THE NARRATIVE OF A TOUR IN THE SPLENDID SUMMER OF 1842
Traversing Fifteen Southern Counties of England
by James Barnes
The text in this book is taken entirely from the 1842 hand-written travelogue of
James Barnes, who, with his wife Mary, set off from Peckham in Surrey to travel
in a pony and chaise around some fifteen counties of Southern England.
In following the couple’s experiences while travelling in the mid-19th century, we are able to view the
people and places exactly as they were 174 years ago: a time when Queen
Victoria reigned; the first photograph appeared in The Times; Charles Dickens’ American Notes were published and Isambard Kingdom Brunel’s great ship, the SS Great Britain, was under construction.
The accounts of places visited include Lyme Regis, where just three years
previously the famous landslip had occurred; their encounter with a floating
bridge at the River Itchen; a visit to Mr Fish’s Marine Villa and to the Goodwood races, as well as the house and grounds of
Earl Poulett in Somerset. There’s also a disturbing encounter with bed bugs in an inn, and the Irishman who
lived with his family and animals in a cave about 200 feet from the beach at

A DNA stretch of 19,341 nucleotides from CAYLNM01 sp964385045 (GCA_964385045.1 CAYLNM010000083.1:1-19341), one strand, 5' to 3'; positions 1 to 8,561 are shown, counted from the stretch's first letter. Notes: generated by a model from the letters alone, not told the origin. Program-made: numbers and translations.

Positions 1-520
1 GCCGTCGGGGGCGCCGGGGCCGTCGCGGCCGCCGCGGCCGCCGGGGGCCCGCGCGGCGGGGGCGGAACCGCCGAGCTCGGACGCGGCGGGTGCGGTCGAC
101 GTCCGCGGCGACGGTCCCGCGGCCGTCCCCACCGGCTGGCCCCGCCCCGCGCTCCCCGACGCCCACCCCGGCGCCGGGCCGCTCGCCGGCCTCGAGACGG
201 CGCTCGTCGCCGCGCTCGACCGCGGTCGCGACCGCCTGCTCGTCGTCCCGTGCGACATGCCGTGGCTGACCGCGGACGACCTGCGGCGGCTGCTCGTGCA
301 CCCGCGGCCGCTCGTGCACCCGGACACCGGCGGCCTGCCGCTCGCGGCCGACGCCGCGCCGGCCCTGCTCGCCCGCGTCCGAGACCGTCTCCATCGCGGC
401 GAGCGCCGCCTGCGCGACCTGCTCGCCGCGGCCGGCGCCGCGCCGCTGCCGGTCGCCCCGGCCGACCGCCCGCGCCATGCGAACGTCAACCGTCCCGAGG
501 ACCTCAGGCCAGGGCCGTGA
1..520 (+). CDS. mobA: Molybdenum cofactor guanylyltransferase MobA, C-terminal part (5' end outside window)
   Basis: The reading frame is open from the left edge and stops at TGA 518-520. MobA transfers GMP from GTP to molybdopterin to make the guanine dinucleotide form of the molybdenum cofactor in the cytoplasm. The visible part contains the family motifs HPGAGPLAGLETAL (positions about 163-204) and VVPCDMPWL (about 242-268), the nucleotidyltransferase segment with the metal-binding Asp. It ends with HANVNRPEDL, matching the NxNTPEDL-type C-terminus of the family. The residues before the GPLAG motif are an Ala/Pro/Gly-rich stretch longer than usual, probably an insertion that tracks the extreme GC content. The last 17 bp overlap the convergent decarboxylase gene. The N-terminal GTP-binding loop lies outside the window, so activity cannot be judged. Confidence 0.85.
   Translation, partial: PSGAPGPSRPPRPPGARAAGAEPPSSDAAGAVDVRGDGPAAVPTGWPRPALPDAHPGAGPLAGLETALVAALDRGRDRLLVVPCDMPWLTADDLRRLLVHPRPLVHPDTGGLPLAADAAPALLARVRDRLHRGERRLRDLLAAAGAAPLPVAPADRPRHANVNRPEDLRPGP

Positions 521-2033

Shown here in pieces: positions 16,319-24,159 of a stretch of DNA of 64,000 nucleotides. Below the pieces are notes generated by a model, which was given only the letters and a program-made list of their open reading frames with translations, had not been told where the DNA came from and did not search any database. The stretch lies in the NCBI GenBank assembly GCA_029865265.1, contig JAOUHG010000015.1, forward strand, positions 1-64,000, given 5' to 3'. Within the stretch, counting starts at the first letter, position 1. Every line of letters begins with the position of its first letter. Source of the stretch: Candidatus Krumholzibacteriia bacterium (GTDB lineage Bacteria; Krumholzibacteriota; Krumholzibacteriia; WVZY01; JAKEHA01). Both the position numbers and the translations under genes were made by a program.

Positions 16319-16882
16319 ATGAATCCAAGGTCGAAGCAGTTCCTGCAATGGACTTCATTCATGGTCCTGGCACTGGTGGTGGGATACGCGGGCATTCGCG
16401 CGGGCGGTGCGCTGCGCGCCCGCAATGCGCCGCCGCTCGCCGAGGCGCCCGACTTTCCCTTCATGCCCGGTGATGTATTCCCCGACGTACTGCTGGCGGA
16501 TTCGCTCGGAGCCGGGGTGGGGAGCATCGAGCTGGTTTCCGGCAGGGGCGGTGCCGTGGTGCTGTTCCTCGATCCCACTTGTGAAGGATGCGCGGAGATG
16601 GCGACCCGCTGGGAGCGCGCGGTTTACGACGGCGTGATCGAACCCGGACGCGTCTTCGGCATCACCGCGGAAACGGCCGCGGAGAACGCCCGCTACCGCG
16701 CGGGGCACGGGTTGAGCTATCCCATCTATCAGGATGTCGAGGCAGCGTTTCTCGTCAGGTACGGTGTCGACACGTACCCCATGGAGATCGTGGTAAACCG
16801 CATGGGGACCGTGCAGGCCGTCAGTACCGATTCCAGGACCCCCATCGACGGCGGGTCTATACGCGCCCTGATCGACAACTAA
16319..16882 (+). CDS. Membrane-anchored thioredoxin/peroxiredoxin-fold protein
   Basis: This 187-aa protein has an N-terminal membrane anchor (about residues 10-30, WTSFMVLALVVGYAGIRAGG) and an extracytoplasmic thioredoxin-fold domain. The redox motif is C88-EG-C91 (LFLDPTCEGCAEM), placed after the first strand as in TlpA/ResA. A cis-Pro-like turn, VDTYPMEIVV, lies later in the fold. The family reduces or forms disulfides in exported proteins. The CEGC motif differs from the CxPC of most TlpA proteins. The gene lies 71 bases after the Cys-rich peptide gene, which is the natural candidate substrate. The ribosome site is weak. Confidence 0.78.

Hastings: all diligently documented under candlelight at the end of their
journey by James himself.
We learn about the social customs of the day, and the changes in society that
were still in upheaval from the ‘Great Revolution caused by the introduction of Machinery and Steam power’. Here we are able to ‘live’ history.
Along with the text there are around 50 black and white illustrations from the
period and also notes at the end by the author’s great-great-grandson, Valentine Barnes, who fortunately unearthed this rare
narrative for all to enjoy.
Born in the year 1794 at 30 Pudding Lane, Eastcheap, London, James Barnes
followed in his father’s footsteps when he undertook a seven year glazier’s apprenticeship, completing his indentures in 1815. In the same year he married
Mary Brothers who was born in Glemham, Suffolk in 1792.
James ran his own business as a painter and glazier for a number of years, then
in around 1841 James and Mary moved to Elm Grove, Peckham in London and left
their son Hector to continue the business in the City until 1848. It was from
their Peckham address that the pair set out on their 1,000-plus mile journey in
the two-seater pony-drawn trap or chaise.
Later James and Mary moved to Wheathampstead, Herts, where they lived until
Mary died in 1852, aged 60. James was to make a final move to Essex before he
died in 1867, aged 73.